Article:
The accepted wisdom is that Bob Dylan wrote “It Ain’t Me Babe” for his girlfriend at the time, Suze Rotolo, whom he dated from 1961 until 1964. She was studying in Italy in 1963, and Dylan went there looking for her and wrote the song during his journey. ‘It Ain’t Me Babe” has become one of Dylan’s most popular and most covered songs. Probably the most popular version, even more so that his own, was the one recorded by another girlfriend of his, Joan Baez, that same year. Dylan and Baez had a very rocky relationship that covered the period between Dylan’s obscurity and his superstardom. They broke up after a big fight in 1965. Soon after, when Dylan was in the hospital with an illness, Baez showed up to make amends, only to find him there with his new girlfriend and future wife, Sara Lownds.
Few artists in history have been both more famous and more mysterious than Bob Dylan. Having radically reinvented himself more times than most artists have songs, he has been a driving force in folk music, folk-rock, electric rock, spiritual music, and much more besides. And he has been touring virtually non-stop for longer than many readers of this article have been alive.
“Brown Sugar” by The Rolling Stones
Around 1970, Rolling Stones frontman Mick Jagger had a discreet but very intense affair with Marsha Hunt, a model, actress, and musician (she would later become an acclaimed writer). Jagger’s first child, daughter Karis, was born to Hunt in November of that year. No surprise then that she would inspire one of Jagger’s and the Stones’ most popular songs. The attribution to Hunt for inspiring the song has not been uncontroversial, however. Some have claimed that it was soul singer Claudia Lennear.
She herself made that claim in a BBC radio interview many years later, saying that she and Jagger had been spending a lot of time together in those days. But Marsha Hunt has stuck to her guns and insists she’s the one. And what a song! There’s the irresistible catchy groove. The chunky bluesy riff. The classic Jagger whiny wail. And then there are the lyrics. Very controversial at the time, to the point that Mick himself has said that he couldn’t have even written the song today.
“Wild World” by Cat Stevens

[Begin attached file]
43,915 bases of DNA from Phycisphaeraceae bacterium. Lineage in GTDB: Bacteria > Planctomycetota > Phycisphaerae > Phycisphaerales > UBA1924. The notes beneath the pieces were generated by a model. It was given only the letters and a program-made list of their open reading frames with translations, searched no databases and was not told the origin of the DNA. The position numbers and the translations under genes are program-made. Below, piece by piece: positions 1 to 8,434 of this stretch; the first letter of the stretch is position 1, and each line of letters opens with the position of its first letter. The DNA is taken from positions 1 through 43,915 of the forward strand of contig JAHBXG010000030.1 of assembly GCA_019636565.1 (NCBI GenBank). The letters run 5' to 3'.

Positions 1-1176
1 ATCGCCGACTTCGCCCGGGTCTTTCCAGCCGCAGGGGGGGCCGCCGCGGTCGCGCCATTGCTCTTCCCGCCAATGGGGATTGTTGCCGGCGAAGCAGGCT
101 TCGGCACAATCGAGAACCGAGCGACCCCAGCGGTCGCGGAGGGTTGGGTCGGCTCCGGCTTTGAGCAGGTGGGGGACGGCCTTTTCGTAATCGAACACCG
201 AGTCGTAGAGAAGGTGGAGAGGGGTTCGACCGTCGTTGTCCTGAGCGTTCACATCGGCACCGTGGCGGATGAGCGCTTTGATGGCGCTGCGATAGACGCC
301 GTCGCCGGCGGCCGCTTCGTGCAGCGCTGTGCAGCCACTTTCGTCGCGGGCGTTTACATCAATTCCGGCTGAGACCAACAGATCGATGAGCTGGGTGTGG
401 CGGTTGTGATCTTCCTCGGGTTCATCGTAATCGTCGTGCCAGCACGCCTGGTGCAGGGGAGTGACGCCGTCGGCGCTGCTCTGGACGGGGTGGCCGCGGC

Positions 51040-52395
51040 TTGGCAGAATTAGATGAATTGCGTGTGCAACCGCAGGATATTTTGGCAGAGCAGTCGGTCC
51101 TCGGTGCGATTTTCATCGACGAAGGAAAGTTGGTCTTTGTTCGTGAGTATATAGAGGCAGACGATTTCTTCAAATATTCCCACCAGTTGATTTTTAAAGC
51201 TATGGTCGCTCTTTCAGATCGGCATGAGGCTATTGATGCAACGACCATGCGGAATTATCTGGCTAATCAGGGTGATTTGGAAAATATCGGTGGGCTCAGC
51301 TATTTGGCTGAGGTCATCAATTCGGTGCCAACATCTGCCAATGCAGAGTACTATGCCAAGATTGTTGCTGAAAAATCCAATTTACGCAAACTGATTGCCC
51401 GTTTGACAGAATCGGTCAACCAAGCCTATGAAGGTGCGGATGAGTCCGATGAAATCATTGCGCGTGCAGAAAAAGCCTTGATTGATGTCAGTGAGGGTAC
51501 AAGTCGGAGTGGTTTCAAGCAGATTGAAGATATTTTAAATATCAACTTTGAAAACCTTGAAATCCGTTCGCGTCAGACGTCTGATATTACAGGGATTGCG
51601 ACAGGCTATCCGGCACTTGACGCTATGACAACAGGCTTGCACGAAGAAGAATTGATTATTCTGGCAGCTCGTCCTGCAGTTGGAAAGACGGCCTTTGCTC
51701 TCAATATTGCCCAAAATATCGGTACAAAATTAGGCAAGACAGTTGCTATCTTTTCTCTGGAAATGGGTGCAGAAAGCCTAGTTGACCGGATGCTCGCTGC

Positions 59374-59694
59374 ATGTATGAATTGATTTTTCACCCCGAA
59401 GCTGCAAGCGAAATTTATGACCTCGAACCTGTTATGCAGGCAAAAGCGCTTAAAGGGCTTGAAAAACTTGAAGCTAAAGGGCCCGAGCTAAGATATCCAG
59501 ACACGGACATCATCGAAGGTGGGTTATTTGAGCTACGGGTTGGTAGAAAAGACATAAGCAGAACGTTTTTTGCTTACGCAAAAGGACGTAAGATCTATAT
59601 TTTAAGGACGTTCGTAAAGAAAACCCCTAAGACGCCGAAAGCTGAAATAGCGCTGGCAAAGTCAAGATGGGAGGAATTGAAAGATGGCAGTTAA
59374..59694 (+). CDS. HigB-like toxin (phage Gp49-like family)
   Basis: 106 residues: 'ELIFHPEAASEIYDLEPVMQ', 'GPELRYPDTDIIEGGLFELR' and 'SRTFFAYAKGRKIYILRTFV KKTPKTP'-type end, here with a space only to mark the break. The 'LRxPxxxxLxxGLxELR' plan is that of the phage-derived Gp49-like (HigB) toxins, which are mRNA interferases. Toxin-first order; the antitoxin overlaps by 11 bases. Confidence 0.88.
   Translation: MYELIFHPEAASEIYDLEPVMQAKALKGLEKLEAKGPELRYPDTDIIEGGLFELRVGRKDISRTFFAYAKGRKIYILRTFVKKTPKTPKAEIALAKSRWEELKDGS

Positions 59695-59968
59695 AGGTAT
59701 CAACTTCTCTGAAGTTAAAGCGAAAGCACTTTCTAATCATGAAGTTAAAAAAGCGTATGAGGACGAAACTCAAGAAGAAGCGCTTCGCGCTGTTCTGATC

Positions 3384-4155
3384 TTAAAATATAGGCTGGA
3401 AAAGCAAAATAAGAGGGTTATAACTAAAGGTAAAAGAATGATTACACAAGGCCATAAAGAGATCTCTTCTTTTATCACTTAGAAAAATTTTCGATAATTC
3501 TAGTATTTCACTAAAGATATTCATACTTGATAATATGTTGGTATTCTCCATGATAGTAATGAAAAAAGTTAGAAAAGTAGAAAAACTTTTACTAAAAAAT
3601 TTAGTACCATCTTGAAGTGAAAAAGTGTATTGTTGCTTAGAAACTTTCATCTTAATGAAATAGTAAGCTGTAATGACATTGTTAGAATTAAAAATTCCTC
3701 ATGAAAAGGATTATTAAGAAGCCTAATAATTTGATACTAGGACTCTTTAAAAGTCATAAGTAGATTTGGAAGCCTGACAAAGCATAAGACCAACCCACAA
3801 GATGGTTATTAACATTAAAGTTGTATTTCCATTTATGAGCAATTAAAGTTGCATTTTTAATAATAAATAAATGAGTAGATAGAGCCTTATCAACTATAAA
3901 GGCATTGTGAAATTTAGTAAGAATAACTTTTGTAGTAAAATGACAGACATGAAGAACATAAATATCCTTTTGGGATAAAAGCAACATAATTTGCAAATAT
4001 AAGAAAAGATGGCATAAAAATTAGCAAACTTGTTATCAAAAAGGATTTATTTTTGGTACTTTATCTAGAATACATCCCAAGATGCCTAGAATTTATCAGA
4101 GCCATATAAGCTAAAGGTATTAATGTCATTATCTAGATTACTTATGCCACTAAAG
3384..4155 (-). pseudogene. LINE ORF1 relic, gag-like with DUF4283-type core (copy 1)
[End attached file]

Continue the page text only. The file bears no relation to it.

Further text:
For a couple of years before his big breakout in 1970, Cat Stevens was romantically involved with actress Patti D’Arbanville. She was the muse for at least two of his songs, including “Lady D’Arbanville” (obviously) and possibly the biggest hit of Stevens’ career, “Wild World.” Both songs were released in 1970.
The song, for all its romantic love and longing, is almost a paternal sort of warm protective plea for Stevens’ former lover to take care of herself and not get hurt as she chooses to abandon his watchful embrace. D’Arbanville, a former fixture of Andy Warhol’s New York scene, has appeared in numerous movies and television shows over the years. Cat Stevens followed “Wild World” with a string of hits over the next few years before shocking his fans by largely retiring from the music business in 1978 to focus on his spiritual journey as a religious Muslim with the new name Yusuf Islam. Since 1995 he has returned to the spotlight, performing music in public once again.
“Hey Jude” by The Beatles
As John Lennon’s marriage to Cynthia was disintegrating in the wake of his affair with Yoko Ono, friend and bandmate Paul McCartney grew concerned for the welfare of their son Julian. He decided to write a song (originally titled “Hey Jules”) for the boy to comfort and encourage him through that difficult time. A couple of months after the separation, Paul took a drive out to the country to visit Cynthia and Julian. She had been close to the band since they had been unknown, and he found it strange that there was now a sort of wall between them. He composed much of the song as he was driving to see them, and it warmed her heart and her son’s to see Paul’s show of friendship.
“Hey Jude” turned out to be a record-breaking song. At over seven minutes long, it was the longest number one at the time, as well as spending the longest time at number one of any Beatles song. It is on many critics’ and fans’ lists of the greatest songs of all time and continues to inspire to this day.
“Happy Birthday” by Stevie Wonder
Stevie Wonder has been one of the most powerful people in the music industry since the 1960s, and he was not above using his power to try to do good in the world. Whether it was politics or social issues, you could often find Stevie Wonder at the forefront. “Happy Birthday” was not written for a friend celebrating growing a year older; it came from Wonder’s long-time advocacy on behalf of making the birthday of Martin Luther King Jr. a federal holiday. Ronald Reagan would eventually sign it into law in 1983, and it was observed nationwide for the first time in 1986.
Ironically, the same Ronald Reagan would be the subject of another scathing Stevie Wonder track, 1987’s “Skeletons.” Stevie Wonder famously performed “Happy Birthday” at the 1986 concert commemorating the first national Martin Luther King Jr. Day. He also performed it for the late Queen Elizabeth II in 2012 at her Diamond Jubilee Concert.